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Advances in Science and Research Contributions in Applied Meteorology and Climatology
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Volume 8, issue 1
Adv. Sci. Res., 8, 45-52, 2012
https://doi.org/10.5194/asr-8-45-2012
© Author(s) 2012. This work is distributed under
the Creative Commons Attribution 3.0 License.
Adv. Sci. Res., 8, 45-52, 2012
https://doi.org/10.5194/asr-8-45-2012
© Author(s) 2012. This work is distributed under
the Creative Commons Attribution 3.0 License.

  28 Mar 2012

28 Mar 2012

The historical pathway towards more accurate homogenisation

P. Domonkos1, V. Venema2, I. Auer3, O. Mestre4, and M. Brunetti5 P. Domonkos et al.
  • 1Center for Climate Change, Univ. Rovira i Virgili, Campus Terres de l'Ebre, Tortosa, Spain
  • 2Meteorological institute of the University of Bonn, Germany
  • 3Zentralanstalt für Meteorologie und Geodynamik, Wien, Austria
  • 4Meteo France, Ecole Nationale de la Meteorologie, Toulouse, France
  • 5Institute of Atmospheric Sciences and Climate (ISAC-CNR), Bologna, Italy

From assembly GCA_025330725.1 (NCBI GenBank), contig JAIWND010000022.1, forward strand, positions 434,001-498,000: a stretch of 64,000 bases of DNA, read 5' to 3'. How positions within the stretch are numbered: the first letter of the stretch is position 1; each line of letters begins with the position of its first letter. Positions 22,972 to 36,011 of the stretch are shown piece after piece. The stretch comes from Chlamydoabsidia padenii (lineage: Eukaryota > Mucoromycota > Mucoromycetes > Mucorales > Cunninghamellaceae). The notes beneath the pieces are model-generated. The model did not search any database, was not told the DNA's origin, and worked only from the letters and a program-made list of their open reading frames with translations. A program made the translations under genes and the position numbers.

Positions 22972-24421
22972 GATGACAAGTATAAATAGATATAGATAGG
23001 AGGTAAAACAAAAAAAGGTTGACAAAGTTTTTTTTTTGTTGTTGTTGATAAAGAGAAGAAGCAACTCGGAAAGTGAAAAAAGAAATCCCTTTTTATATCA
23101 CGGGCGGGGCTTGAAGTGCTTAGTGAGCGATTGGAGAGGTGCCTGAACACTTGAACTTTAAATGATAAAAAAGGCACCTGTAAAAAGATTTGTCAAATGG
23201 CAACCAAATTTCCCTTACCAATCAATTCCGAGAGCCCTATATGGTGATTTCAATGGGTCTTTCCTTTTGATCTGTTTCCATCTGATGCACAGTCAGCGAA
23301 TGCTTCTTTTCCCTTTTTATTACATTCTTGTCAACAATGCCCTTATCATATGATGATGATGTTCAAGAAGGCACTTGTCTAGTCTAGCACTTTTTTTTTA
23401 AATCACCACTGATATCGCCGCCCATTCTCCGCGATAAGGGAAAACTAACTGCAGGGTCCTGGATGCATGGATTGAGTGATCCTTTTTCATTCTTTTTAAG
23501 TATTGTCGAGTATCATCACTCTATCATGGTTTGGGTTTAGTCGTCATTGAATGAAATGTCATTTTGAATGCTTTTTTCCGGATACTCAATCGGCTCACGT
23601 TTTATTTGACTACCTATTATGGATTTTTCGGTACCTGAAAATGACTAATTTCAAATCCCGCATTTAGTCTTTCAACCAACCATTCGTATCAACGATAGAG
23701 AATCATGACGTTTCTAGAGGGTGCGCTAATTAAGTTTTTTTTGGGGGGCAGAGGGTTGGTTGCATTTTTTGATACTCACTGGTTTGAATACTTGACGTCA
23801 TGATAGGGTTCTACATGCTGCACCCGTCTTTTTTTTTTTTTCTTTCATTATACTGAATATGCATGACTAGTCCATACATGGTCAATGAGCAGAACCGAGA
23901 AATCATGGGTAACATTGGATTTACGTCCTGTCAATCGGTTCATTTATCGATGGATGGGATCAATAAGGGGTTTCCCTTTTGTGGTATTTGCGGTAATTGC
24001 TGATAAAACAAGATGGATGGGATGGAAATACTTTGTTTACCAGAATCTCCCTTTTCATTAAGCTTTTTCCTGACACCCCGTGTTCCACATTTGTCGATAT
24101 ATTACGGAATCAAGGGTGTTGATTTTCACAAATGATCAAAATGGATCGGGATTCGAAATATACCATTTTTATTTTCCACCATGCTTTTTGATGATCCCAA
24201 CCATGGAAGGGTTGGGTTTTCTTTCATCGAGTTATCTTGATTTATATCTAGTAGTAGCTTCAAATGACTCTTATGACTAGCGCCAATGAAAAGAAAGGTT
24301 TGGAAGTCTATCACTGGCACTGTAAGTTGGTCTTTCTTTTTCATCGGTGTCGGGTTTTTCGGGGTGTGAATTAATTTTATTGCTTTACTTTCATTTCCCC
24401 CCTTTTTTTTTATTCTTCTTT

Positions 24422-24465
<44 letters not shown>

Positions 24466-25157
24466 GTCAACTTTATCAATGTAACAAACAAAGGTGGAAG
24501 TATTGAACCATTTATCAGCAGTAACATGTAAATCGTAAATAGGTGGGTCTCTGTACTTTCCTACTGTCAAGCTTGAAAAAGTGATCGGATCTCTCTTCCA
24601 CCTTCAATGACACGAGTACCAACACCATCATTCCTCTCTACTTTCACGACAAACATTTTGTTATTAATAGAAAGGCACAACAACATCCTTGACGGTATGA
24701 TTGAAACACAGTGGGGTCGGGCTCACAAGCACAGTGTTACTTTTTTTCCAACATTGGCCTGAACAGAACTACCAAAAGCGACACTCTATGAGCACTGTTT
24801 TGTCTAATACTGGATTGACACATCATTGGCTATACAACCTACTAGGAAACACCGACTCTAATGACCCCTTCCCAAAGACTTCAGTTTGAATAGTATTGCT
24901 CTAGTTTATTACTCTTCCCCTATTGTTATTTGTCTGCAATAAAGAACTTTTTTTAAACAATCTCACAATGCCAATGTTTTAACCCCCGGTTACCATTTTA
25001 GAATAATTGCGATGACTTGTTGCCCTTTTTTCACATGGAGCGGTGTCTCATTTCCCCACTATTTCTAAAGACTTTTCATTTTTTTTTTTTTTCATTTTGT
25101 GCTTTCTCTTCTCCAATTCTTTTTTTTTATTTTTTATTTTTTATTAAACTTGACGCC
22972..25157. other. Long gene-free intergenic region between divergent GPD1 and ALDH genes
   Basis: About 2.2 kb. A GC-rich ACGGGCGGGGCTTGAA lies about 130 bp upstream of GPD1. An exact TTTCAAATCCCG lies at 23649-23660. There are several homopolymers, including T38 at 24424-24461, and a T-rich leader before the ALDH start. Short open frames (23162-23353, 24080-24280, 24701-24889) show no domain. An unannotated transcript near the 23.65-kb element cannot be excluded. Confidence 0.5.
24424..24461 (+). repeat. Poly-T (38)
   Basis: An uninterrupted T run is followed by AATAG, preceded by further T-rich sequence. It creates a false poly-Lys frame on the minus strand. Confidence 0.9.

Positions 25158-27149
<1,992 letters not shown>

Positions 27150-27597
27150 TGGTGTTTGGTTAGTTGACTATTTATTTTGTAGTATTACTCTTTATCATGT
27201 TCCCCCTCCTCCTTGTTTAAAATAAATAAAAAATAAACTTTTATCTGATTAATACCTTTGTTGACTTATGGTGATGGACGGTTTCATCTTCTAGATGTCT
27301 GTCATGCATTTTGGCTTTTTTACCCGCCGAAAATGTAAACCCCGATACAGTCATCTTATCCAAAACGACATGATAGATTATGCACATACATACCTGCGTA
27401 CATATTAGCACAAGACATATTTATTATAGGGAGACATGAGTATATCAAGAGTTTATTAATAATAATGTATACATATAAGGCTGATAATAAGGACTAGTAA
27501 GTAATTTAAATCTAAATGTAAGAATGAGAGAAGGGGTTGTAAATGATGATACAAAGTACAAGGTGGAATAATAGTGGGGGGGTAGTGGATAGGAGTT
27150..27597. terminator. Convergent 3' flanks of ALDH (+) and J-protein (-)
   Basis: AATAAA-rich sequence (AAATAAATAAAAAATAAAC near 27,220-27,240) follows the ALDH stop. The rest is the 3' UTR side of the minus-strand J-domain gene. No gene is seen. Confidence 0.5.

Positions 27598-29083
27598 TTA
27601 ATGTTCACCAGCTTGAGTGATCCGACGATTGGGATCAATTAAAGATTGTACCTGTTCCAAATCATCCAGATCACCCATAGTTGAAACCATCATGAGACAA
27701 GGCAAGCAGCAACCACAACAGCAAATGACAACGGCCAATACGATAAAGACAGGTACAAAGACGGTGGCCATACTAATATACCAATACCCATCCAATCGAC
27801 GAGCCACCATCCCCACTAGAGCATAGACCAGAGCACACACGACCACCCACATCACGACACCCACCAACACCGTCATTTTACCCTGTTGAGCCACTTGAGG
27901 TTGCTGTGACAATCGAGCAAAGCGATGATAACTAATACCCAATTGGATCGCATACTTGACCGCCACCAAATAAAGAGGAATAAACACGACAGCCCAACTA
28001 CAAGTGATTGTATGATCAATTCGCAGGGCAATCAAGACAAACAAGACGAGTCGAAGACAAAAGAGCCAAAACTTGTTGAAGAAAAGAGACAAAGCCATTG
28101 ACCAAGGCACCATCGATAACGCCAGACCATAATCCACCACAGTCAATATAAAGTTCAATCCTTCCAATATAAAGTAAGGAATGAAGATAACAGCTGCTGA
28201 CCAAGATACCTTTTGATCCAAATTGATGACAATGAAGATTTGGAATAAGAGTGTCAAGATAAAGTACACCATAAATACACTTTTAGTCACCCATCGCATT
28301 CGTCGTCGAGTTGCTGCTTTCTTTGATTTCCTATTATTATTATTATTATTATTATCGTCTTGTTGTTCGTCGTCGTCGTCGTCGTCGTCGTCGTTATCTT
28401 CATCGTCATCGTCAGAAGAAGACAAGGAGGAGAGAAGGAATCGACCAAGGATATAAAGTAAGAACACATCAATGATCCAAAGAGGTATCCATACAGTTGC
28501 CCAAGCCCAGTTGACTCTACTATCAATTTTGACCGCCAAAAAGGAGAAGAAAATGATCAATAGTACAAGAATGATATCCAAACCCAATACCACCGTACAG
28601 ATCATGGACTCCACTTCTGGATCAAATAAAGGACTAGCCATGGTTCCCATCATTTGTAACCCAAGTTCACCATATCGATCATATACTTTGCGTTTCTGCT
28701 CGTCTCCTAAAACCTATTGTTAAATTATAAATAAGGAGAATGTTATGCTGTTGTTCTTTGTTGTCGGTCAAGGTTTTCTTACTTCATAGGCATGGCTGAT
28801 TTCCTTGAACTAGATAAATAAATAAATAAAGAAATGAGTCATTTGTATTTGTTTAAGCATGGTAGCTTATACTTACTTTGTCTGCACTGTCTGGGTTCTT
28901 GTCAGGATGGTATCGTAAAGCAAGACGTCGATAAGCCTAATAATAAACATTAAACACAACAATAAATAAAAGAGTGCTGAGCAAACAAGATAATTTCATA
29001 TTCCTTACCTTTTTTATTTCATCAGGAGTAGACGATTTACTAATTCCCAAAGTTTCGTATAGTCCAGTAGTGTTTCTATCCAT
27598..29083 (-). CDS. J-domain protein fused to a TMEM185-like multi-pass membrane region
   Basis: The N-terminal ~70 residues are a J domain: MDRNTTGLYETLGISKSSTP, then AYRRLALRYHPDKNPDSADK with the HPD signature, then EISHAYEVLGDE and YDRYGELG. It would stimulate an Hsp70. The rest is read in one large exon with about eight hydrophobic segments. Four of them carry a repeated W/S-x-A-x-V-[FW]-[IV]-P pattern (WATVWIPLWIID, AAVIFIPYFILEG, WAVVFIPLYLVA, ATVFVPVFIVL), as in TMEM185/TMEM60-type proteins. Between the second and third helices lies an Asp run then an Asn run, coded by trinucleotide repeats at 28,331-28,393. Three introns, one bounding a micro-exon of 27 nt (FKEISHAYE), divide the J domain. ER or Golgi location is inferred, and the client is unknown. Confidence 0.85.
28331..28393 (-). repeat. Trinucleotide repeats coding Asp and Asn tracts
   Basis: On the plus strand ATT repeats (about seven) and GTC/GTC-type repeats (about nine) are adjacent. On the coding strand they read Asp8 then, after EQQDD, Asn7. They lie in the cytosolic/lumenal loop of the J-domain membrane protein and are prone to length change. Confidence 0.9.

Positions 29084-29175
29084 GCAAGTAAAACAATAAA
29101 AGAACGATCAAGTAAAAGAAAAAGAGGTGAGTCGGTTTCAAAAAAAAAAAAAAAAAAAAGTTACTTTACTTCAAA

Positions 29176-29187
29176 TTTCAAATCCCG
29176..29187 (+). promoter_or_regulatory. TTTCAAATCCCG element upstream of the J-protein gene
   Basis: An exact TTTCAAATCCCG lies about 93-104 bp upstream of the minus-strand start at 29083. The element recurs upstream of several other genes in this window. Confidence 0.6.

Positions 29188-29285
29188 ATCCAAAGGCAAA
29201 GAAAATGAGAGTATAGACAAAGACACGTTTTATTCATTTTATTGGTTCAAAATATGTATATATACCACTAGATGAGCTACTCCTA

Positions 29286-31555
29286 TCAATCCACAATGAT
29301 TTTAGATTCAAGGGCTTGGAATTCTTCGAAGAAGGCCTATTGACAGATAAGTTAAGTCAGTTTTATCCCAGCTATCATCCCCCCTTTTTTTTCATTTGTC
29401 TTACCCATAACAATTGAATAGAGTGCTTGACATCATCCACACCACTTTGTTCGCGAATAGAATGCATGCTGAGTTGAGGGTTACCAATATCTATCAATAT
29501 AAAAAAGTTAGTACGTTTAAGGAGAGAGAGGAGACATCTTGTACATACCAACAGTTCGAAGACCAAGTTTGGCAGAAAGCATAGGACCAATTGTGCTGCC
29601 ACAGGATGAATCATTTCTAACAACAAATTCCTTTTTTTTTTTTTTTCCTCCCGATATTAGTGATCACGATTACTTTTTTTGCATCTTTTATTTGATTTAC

Abstract. In recent years increasing effort has been devoted to objectively evaluate the efficiency of homogenisation methods for climate data; an important effort was the blind benchmarking performed in the COST Action HOME (ES0601). The statistical characteristics of the examined series have significant impact on the measured efficiencies, thus it is difficult to obtain an unambiguous picture of the efficiencies, relying only on numerical tests. In this study the historical methodological development with focus on the homogenisation of surface temperature observations is presented in order to view the progress from the side of the development of statistical tools. The main stages of this methodological progress, such as for instance the fitting optimal step-functions when the number of change-points is known (1972), cutting algorithm (1995), Caussinus – Lyazrhi criterion (1997), are recalled and their effects on the quality-improvement of homogenisation is briefly discussed. This analysis of the theoretical properties together with the recently published numerical results jointly indicate that, MASH, PRODIGE, ACMANT and USHCN are the best statistical tools for homogenising climatic time series, since they provide the reconstruction and preservation of true climatic variability in observational time series with the highest reliability. On the other hand, skilled homogenizers may achieve outstanding reliability also with the combination of simple statistical methods such as the Craddock-test and visual expert decisions. A few efficiency results of the COST HOME experiments are presented to demonstrate the performance of the best homogenisation methods.

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